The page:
Troops Exposed to Blasts More Likely to Get PTSD, TBI, Other Long-Term Ailments
Defense and VA urged to collect more data.
Troops exposed to blasts in Afghanistan and Iraq “have an increased risk of developing adverse health outcomes over the long term,” including post-traumatic stress disorder, traumatic brain injury, persistent headaches and growth hormone deficiency, according to a report released Thursday.
"Acute physical and psychological health outcomes in people who survive blast explosions can be devastating, but the long-term consequences are less clear, particularly for individuals who show no external signs of injury from exposure to blast waves or may not even be aware that they were exposed,” said Stephen Hauser, chairman of department of neurology of the University of California, San Francisco, and chair of the Institute of Medicine committee that wrote the blast report.
Some 2.2 million troops served in Iraq and Afghanistan over the past 13 years, with 21,556 physically wounded by blasts from improvised explosive devices and 244,217 diagnosed with traumatic brain injury, IOM reported.
VA commissioned the IOM report because it was concerned about blast injuries, considered the signature wound of the long wars in Afghanistan and Iraq. The 192-page report on blast explosure's long-term repercussions is the latest in a series of IOM studies on the health effects of war since 1998, after the first Iraq War.
Broken Warriors is an ongoing series on mental health issues in the military.
Blast exposure may result in long-term hearing damage and muscle or bone impairment such as osteoarthritis, IOM found. “However, the data on these outcomes were not strong enough to draw a direct cause-and-effect relationship,” the institute said. There was only tentative evidence to link blast exposure to long-term effects on cardiovascular and pulmonary function, substance-abuse disorders and chronic pain in the absence of a severe, immediate injury, the report said.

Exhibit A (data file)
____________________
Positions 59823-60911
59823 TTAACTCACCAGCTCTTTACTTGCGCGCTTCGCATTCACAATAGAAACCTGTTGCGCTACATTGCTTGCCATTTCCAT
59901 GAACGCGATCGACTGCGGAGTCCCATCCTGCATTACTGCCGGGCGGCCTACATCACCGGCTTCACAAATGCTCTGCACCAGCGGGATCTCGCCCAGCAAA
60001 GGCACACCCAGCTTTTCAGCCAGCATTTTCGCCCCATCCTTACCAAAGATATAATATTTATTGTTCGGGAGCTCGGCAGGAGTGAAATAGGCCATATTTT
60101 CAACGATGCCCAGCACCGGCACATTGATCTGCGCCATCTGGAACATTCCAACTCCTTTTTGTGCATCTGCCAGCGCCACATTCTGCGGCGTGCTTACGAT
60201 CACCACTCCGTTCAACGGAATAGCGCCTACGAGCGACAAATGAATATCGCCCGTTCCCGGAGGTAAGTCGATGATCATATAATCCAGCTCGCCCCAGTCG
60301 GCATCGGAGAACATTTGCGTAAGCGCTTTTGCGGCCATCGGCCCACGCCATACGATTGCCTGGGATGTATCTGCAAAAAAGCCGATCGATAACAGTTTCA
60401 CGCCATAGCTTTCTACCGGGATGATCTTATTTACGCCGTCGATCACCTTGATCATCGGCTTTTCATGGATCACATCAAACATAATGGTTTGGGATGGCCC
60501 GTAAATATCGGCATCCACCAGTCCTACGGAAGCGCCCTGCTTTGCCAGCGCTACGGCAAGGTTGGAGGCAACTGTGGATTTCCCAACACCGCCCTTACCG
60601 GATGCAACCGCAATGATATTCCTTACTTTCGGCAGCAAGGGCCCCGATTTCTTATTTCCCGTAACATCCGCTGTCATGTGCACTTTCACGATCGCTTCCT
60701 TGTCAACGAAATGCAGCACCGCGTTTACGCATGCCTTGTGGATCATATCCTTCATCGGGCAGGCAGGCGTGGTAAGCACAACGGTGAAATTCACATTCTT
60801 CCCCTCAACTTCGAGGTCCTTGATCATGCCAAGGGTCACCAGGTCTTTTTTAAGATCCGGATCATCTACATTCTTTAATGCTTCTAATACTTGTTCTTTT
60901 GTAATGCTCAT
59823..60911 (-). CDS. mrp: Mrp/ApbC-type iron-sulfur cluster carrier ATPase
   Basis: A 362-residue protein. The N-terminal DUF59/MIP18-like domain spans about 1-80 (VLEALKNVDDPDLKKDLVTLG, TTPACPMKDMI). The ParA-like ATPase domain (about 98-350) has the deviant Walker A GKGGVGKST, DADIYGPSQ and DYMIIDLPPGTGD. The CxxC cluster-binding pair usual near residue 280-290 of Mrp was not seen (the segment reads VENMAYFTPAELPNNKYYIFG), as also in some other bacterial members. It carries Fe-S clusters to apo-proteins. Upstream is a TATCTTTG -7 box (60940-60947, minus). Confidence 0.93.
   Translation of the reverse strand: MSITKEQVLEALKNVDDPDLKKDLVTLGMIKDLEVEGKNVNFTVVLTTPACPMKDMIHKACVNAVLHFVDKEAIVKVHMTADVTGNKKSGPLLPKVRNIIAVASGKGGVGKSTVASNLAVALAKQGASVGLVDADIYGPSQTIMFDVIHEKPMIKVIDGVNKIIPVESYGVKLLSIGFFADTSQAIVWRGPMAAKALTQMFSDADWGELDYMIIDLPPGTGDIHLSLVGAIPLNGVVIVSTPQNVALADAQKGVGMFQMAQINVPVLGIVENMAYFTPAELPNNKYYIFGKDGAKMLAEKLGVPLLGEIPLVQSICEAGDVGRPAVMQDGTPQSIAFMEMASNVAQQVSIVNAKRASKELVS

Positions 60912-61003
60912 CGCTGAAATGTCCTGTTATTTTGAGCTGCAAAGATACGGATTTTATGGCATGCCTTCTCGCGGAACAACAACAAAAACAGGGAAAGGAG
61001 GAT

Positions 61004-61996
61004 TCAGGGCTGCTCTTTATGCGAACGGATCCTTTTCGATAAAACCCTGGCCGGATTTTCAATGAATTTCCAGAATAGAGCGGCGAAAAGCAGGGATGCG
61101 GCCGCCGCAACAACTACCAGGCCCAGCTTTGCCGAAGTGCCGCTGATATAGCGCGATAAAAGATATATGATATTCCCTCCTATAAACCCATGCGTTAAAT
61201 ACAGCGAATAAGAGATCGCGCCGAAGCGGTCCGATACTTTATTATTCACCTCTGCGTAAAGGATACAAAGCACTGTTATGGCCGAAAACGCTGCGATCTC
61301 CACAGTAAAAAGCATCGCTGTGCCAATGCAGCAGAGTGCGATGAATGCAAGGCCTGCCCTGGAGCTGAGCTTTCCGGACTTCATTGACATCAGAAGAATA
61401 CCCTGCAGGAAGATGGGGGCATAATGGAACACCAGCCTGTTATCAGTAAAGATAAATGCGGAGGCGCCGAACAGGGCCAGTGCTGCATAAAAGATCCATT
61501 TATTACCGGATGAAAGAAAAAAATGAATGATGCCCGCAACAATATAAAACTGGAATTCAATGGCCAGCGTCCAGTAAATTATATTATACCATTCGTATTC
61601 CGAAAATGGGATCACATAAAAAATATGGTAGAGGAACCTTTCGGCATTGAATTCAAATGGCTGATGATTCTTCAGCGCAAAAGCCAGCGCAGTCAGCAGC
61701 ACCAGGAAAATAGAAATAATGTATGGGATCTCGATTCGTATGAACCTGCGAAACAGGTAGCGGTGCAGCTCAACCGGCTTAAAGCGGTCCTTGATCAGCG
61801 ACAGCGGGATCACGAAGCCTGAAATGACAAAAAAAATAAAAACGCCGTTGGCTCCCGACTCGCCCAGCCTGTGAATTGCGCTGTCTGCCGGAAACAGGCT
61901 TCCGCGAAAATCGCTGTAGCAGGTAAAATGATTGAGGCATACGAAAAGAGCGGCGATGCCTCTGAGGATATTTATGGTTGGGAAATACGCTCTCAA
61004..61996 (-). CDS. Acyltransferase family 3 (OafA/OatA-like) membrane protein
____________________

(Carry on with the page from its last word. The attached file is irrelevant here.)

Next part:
While there is substantial overlap between symptoms of mild TBI and PTSD, limited evidence suggests that most of the shared symptoms could be a result of PTSD and not a direct result of TBI alone, the IOM report said.
The report recommended Defense develop and deploy data collection technologies that quantitatively measure components of blast and characteristics of the exposure environment in real-time and also link the with self-reported exposure histories and demographic, medical and operational information.
It also suggested VA create a database that links Defense records for troops with blast injuries to VA health records to “facilitate long term health care needs after blast injury.” VA should create a registry of blast exposed-veterans to serve as a foundation for long term studies.
VA also needs to develop clinical practice guidelines for blast related injuries other than PTSD and TBI and needs to encourage its clinicians to ask veterans about blast exposure, IOM recommended.